Seniors, here’s a thesis idea: how to build an operable atomic bomb.
Although it was a junior term paper and not his senior thesis, John Aristotle Phillips ’78 did just that.
A less than lackluster student and Tiger mascot, the physics major came across the paper idea as he was trying to think of ways he could not fail out of his seminar about nuclear disarmament. Over the course of a few weeks, Phillips consulted only publicly available material, like physics textbooks and government releases.
He even figured a simplistic way around the hardest and most complex part of making an atomic bomb– the detonation trigger. The final result: a 40-page guide to building an atomic weapon “more sophisticated than the Hiroshima bomb”. A little scary isn’t it?
It seems people at the time thought it was too, because the story went viral (in the newspaper-y, pre-internet sort of way) and people from California to Maine starting talking about the “A-Bomb Kid.” A 2003 article about Phillips describes the chaos like this:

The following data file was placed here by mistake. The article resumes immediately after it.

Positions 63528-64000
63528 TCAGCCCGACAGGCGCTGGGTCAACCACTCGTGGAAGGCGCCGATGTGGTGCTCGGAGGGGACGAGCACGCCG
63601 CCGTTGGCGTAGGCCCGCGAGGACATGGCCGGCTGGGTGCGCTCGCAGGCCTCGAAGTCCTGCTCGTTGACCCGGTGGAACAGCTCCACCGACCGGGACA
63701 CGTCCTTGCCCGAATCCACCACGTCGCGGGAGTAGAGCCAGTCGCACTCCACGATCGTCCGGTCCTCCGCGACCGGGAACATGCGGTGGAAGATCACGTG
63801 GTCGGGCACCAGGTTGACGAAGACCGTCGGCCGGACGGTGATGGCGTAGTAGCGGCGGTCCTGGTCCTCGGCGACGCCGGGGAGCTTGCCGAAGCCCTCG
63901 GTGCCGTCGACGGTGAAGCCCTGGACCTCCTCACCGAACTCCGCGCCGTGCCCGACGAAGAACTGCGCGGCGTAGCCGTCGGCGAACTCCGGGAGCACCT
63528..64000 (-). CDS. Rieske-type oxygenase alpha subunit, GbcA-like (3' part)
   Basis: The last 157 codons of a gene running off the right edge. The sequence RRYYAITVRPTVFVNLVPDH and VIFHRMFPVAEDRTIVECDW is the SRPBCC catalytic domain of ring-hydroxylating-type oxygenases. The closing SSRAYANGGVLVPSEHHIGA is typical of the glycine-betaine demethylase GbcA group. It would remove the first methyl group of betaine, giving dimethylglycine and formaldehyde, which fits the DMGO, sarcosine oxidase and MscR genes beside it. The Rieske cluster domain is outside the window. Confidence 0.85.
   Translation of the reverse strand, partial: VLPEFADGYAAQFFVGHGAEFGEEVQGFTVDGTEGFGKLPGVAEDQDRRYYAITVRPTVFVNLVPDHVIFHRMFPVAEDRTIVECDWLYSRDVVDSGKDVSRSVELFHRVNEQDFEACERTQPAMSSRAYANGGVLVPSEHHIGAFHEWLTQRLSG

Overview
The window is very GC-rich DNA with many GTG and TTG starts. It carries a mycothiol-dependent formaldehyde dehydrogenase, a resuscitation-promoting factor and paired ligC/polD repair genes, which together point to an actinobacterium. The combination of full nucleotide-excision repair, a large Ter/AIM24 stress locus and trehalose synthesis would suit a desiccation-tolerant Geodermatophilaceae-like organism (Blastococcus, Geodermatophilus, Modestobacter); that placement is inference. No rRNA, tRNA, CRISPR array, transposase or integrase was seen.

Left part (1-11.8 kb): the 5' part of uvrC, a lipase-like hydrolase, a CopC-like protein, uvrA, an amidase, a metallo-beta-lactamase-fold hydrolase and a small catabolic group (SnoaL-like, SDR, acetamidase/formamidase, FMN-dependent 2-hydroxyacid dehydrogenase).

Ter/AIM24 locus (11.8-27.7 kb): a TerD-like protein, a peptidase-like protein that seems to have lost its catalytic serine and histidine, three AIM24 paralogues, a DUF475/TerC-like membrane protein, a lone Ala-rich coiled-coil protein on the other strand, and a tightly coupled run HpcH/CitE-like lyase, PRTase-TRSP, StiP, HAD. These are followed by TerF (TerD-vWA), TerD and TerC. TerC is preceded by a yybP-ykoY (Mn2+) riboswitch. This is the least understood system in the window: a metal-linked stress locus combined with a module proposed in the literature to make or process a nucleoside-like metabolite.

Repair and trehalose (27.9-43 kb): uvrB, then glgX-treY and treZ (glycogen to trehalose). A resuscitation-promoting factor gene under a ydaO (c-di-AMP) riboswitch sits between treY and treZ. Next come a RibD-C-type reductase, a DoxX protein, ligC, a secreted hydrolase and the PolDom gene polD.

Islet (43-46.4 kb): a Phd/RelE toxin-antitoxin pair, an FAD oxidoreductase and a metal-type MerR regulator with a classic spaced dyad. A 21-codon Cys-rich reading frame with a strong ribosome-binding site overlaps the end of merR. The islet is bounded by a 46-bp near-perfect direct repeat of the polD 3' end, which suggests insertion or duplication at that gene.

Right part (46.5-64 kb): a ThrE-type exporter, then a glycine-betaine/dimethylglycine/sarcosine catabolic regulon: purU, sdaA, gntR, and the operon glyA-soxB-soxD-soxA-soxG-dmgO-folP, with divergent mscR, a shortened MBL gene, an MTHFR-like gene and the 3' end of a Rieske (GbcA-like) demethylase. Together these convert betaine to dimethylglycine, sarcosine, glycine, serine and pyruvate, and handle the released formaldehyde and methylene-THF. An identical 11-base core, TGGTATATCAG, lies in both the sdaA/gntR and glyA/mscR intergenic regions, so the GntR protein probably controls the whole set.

“I remember telling him I would give him an A for it,” Dyson [Phillip’s professor] e-mails me, “but advised him to burn it as soon as the grade was registered.” Phillips was spared the trouble of procuring matches: The U.S. government kept his term paper and classified it. Soon Phillips was pursued by hack journalists and trench-coaters alike: The Pakistani embassy tried to get a copy; agents trailed him; the FBI and CIA got involved. Everything exploded.”
An alumnus who graduated eight years before Phillips, remembers the story first hand:
“Nobody around at the time will ever forget him. The perfect poster wonk for the Cold War, he brought out the combined confusion and frustration of the post-Vietnam era via the bold and breathtakingly insightful act of … submitting his term paper.”
And in case you were curious, Phillips did end up getting an A in the class.
So seniors, as you continue (or, for you bad procrastinators, begin) writing your senior theses, try to beat out the A-Bomb Kid for the wackiest thesis ever.